7. Willfully covering up or encumbering in any manner, the land or city lot of another, without written permission from the owner or custodian thereof; or
8. Every person, except under landlord-tenant relationship, who, being first notified in writing, or verbally by the owner or authorized agent of the owner of real property, to immediately depart from the same and who refuses to so depart, or who, without permission or invitation, returns and enters said property within a year, after being so notified; or
9. Entering without permission of the owner or the owner's agent, upon the real property of another person which real property is posted with "No Trespassing" signs, is posted with a minimum of one hundred (100) square inches of fluorescent orange paint except that when metal fence posts are used, the entire post must be painted fluorescent orange, or other notices of like meaning, spaced at intervals of not less than one (1) sign, paint area or notice per six hundred sixty (660) feet along such real property; provided that where the geographical configuration of the real property is such that entry can reasonably be made only at certain points of access, such property is posted sufficiently for all purposes of this section if said signs, paint or notices are posted at such points of access; or
10. Entering the property of another and, being unprovoked, intentionally and without the consent of the animal's owner, kills or injures a domestic animal not his own:
Is guilty of a misdemeanor.
B. Every person who while committing any trespass, intentionally and without consent of the animal's owner kills or injures a domestic animal of another, not including upland game birds or birds of any species not protected by law, shall be guilty of a misdemeanor. In addition to any other sentence of jail or a criminal fine imposed, a court may, for violation of this subsection or subsection A.10. of this section, impose a civil penalty in an amount up to double the value of the animal or for injuries sustained and payable to the owner of the animal.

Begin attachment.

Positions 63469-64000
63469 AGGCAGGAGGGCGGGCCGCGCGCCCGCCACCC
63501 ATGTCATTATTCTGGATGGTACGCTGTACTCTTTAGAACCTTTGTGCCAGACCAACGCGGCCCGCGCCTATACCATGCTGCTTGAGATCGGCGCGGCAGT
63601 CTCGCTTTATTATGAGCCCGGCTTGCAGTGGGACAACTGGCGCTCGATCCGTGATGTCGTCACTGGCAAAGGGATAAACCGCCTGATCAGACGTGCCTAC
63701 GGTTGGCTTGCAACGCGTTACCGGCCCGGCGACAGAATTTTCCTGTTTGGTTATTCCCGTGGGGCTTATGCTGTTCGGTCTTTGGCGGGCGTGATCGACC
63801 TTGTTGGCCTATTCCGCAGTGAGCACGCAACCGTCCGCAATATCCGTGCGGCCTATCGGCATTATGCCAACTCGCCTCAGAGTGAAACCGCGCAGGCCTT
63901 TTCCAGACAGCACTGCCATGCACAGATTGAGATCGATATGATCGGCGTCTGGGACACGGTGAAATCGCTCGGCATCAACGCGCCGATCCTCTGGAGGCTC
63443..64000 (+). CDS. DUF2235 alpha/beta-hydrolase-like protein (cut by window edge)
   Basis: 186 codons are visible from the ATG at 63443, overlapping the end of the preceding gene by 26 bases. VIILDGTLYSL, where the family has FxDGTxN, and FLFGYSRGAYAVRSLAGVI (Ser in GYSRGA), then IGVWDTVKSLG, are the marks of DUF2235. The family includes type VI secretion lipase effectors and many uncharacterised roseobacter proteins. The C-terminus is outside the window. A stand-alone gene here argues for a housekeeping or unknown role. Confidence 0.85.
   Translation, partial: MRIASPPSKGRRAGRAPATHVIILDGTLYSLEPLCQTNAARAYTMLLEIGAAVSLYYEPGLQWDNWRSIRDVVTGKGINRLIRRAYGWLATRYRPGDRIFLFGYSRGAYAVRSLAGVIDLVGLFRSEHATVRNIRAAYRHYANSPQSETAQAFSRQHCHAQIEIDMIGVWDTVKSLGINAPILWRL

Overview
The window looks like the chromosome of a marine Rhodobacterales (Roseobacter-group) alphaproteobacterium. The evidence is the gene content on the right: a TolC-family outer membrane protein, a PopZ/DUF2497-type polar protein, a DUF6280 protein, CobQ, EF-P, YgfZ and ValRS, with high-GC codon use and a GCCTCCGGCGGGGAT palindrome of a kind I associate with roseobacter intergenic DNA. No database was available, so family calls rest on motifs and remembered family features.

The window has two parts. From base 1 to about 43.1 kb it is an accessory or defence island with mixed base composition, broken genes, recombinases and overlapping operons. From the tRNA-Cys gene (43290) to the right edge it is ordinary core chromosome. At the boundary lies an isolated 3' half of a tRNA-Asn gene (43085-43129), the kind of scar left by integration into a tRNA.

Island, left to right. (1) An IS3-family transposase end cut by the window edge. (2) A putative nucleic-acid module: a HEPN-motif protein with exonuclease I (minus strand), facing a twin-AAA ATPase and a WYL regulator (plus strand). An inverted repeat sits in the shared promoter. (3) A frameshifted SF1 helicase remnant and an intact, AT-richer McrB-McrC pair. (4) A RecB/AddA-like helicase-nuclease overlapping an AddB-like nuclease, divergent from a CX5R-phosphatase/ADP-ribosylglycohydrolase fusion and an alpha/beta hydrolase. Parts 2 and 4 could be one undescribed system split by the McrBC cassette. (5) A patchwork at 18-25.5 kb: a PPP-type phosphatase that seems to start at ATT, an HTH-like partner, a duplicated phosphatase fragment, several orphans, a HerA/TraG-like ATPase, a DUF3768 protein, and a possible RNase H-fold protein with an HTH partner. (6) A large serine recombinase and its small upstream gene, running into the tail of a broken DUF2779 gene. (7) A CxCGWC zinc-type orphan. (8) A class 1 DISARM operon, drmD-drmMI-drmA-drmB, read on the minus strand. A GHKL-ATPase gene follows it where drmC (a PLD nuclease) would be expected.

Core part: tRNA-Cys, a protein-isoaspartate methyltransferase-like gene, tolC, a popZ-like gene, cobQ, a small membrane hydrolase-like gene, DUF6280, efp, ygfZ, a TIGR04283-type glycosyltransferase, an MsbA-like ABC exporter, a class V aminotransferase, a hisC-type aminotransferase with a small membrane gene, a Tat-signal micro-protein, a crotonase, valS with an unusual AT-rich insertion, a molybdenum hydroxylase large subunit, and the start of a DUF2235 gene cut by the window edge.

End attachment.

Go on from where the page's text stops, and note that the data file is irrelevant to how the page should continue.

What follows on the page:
Service of subpoena
A subpoena may be served by any person, but a peace officer must serve in his county any subpoena delivered to him for service, either on the part of the people or of the defendant, and must, without delay, make a written return of the service, subscribed by him, stating the time and place of service. The service is made by showing the original to the witness personally and informing him of its contents.
Definition of magistrate
A magistrate is an officer having power to issue a warrant for the arrest of a person charged with a public offense.
To whom warrant directed
The warrant must be directed to and executed by a peace officer.
When arrest may be made upon a warrant
If the offense charged is a felony, the arrest may be made on any day, and at any time of the day or night.
If the offense charged is a misdemeanor, the arrest shall not be made inside a person's residence between 8:00 p.m. and 8:00 a.m., unless upon the direction of the magistrate, as endorsed upon the warrant, or where consent was given to enter the residence by a person with real or apparent authority.
Information to person arrested
The person making the arrest must inform the person to be arrested of the intention to arrest him, of the cause of the arrest, and the authority to make it, except when the person to be arrested is actually engaged in the commission of, or an attempt to commit, an offense, or is pursued immediately after its commission, or after an escape.